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Emerging from decades of conflict, Timor-Leste became the first new sovereign state of the 21st century in May 2002. 

Faced with the task of rebuilding public infrastructure – including roads, ports and airports, water and sanitation systems, government facilities – and institutional frameworks, Timor-Leste has made significant progress in key areas since independence. Meanwhile, fragility remains a challenge as the country contends with the legacies of past conflict. 

Today, with a population of over 1.3 million people, Timor-Leste is a peaceful, democratic nation. While poverty levels remain high, progress has been made in improving living standards. The proportion of Timorese living in poverty, measured by the national poverty line, declined from 50% in 2007 to an estimated 42% in 2014. 

 The government of Timor-Leste managed to contain the COVID-19 pandemic throughout 2020, however, a significant rise in cases in early 2021 has underscored the threat to public health that the pandemic poses. Headway is being made in the vaccination roll-out, with 72.6% of the country and 83.7% of Dili fully vaccinated (as of March 2022). However, with the country under an extended state of emergency, the impact on the economy has been significant, with a contraction of over 8.5% in 2020.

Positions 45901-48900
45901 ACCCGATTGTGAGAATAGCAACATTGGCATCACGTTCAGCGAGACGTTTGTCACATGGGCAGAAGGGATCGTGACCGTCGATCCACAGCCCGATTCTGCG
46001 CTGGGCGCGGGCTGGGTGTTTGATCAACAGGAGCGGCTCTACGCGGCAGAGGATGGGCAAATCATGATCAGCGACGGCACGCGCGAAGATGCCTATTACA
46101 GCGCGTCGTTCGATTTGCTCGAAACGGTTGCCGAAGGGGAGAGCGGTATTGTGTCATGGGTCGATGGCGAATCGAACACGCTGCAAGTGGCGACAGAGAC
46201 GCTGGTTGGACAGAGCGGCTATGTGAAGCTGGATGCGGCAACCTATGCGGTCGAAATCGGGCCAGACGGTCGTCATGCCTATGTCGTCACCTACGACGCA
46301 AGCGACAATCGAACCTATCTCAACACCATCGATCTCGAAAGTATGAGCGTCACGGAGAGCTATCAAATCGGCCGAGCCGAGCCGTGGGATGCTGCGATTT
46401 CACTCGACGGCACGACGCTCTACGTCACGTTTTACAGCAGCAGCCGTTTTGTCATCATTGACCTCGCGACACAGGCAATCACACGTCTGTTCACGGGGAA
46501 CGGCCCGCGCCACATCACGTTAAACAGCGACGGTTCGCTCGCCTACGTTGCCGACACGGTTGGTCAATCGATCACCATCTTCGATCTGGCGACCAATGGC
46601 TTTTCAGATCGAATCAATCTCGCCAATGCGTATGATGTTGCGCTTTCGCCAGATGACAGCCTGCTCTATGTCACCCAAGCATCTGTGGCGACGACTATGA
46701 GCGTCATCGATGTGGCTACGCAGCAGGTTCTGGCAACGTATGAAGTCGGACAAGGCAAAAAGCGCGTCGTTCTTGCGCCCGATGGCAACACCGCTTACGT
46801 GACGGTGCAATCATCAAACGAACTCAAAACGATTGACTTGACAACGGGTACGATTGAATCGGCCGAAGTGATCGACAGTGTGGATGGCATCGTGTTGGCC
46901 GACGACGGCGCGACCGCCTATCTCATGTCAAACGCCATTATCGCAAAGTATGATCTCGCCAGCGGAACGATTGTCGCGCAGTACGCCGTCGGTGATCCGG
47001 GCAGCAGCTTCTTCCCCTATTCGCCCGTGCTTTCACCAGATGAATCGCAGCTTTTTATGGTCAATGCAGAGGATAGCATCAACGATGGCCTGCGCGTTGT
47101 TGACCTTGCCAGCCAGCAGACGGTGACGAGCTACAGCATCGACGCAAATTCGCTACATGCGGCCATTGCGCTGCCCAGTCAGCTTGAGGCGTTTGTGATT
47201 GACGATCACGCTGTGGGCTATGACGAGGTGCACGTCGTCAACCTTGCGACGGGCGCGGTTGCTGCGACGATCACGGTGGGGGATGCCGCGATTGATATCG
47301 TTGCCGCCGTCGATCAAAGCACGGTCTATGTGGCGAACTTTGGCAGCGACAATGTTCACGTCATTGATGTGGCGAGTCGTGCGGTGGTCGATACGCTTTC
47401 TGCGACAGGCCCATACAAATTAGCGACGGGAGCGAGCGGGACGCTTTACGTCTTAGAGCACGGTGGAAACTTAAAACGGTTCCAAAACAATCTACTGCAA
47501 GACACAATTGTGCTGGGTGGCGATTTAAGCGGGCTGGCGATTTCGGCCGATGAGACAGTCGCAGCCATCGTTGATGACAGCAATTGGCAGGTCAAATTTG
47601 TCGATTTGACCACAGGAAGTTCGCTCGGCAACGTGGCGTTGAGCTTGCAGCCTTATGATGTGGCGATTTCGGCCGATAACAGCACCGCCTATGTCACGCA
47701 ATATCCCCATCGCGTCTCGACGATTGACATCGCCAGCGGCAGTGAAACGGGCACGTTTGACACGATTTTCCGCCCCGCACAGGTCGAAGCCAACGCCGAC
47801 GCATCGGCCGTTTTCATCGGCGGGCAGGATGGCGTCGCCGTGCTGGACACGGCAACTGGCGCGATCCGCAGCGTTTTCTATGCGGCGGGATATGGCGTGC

Investments in human capital are directly linked to Timor-Leste’s future growth, productivity, and competitiveness. In 2020, the Human Capital Index for Timor-Leste stood at 0.45, as compared to the East Asia and Pacific’s regional average of 0.59. A healthier and more skilled workforce is necessary to better meet future labor demands across the economy. 

While Timor-Leste has succeeded in saving the proceeds of its natural resource endowment, key remaining challenges include how to increase the productivity and effectiveness of government spending, and how to ensure the environment is preserved as an important economic and social resource for future generations. 

Encouraging private sector-led growth in the economy will be vital for job creation. In a young country with a fast-changing political and social landscape, there is also a need to focus on improving institutions that create the enabling environment for good policymaking, economic prosperity, and inclusion. 

Last Updated: April 2022 


Timor-Leste: Commitments by Fiscal Year (in millions of dollars)*

*Amounts include IBRD and IDA commitments
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Country Office Contacts

Palm Business & Trade Center
Dili, Timor-Leste
+670 332-4649
Washington, +1 202-473-4709
1818 H Street NW, Washington, DC 20433